Wednesday, January 18, 2006

Losing the fun

The more practice I get at screenwriting, the harder it becomes for me to enjoy watching movies and TV. I find myself constantly analyzing the story structure and dialogue. I suppose this is a good thing for my craft, but it's making it harder to enjoy stuff.

I also find it harder to be pissed off by bad material, because I see it more objectively, examining its structure, rather than its aesthetic value. I'm not sure if that's an upside, exactly, but there you have it.

Actually, this happens a lot more with stuff I've seen before than with new stuff, thankfully. But it means it's harder to go back and enjoy my favorite stuff without automatically starting to tear it apart.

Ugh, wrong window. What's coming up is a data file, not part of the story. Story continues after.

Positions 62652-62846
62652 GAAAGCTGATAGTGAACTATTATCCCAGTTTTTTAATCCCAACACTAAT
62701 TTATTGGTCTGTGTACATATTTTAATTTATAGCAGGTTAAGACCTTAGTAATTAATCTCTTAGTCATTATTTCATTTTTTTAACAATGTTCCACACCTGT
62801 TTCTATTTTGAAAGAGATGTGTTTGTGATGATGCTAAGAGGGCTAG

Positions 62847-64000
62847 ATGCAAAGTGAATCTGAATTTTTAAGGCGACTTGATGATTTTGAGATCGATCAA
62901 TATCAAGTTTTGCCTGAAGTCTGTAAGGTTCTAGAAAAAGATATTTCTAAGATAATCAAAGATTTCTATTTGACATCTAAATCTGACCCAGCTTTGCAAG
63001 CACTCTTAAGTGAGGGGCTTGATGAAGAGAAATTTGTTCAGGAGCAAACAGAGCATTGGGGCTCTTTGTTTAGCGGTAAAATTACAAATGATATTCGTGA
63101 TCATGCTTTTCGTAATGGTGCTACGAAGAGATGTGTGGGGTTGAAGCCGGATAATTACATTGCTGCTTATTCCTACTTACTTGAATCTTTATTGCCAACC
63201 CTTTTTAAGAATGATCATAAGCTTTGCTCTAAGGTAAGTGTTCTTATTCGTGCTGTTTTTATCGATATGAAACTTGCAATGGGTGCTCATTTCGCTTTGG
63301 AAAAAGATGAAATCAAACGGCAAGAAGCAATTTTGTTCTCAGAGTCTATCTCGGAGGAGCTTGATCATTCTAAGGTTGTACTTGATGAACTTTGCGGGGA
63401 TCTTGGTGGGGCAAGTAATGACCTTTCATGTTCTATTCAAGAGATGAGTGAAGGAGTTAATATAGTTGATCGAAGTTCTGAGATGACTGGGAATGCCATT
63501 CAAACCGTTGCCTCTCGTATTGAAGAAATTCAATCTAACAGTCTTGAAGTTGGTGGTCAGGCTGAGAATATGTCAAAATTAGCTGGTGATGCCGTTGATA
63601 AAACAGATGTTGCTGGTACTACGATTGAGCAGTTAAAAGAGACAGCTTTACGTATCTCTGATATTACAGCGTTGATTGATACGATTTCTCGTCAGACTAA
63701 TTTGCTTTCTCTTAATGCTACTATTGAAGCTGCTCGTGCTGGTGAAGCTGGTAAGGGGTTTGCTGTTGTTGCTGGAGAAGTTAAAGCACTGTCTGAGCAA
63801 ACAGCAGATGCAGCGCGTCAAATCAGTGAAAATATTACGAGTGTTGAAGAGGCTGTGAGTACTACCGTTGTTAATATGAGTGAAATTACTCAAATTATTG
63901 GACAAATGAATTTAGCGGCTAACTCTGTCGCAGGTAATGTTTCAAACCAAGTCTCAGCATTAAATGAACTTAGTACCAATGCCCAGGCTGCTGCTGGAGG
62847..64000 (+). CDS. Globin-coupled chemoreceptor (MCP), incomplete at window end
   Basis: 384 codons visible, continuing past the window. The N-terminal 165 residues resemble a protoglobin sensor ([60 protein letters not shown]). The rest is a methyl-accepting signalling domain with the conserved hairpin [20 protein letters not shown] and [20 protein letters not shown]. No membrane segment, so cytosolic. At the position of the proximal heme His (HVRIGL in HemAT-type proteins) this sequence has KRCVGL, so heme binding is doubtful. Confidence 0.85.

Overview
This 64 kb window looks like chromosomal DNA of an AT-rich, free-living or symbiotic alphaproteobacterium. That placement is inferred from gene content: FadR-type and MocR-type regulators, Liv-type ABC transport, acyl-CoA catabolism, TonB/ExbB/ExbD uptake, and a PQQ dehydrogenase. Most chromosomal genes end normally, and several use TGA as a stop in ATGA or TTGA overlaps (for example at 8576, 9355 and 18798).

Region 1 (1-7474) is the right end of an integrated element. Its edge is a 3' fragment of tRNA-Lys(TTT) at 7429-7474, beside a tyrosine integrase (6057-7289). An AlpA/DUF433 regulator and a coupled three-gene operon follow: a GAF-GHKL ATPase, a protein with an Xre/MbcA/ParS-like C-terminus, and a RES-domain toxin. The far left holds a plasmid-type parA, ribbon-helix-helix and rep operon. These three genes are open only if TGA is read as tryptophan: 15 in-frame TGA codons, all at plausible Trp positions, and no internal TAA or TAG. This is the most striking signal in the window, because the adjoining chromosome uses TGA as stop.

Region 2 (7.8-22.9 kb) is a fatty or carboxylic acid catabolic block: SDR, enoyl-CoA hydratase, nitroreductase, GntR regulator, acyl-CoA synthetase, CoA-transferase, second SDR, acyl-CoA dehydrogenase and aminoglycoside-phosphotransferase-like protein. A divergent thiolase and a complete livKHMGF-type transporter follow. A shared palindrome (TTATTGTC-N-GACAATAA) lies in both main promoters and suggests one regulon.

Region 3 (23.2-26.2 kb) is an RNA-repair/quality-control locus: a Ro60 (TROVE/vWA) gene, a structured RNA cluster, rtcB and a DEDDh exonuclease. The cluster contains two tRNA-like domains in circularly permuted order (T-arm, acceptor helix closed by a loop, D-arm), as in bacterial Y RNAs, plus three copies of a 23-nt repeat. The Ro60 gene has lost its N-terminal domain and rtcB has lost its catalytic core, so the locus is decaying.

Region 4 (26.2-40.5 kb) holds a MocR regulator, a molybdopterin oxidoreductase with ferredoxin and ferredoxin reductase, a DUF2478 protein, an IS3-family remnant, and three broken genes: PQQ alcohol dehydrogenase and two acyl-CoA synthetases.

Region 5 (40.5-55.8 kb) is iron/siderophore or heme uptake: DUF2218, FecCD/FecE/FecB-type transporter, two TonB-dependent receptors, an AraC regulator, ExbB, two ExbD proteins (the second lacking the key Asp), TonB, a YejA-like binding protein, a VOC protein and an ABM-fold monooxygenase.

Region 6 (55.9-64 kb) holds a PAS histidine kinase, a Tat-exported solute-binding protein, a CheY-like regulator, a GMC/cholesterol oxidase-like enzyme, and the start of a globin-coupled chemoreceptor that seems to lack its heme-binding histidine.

Random question of the day: What line of dialogue, story beat, or other element of a movie did it take you surprisingly long to figure out? For me, the most memorable was in The Princess Bride. We start off hearing about how Westley always replied to Buttercup with "As you wish," but really meant, "I love you." After she pushes him down the hill (in the guise of the Dread Pirate Roberts), he shouts it out to let her know who he really is. And then, much later, in fact the very last line in the movie, after the Grandson asks if the Grandfather could come back and read him the story again tomorrow, he says, "As you wish."

I swear, I saw the movie dozens of times before I realized that the "As you wish" = "I love you" actually applied to that last line. I understood before that he was referring to the "As you wish" bit from earlier in the movie, but not that he really meant "I love you, Grandson" when he said it. Now every time I think of that scene, I tear up. Seriously. I had to stop writing this entry a minute ago to rub my eyes. I know, I'm real manly.

Anyway. What's your answer?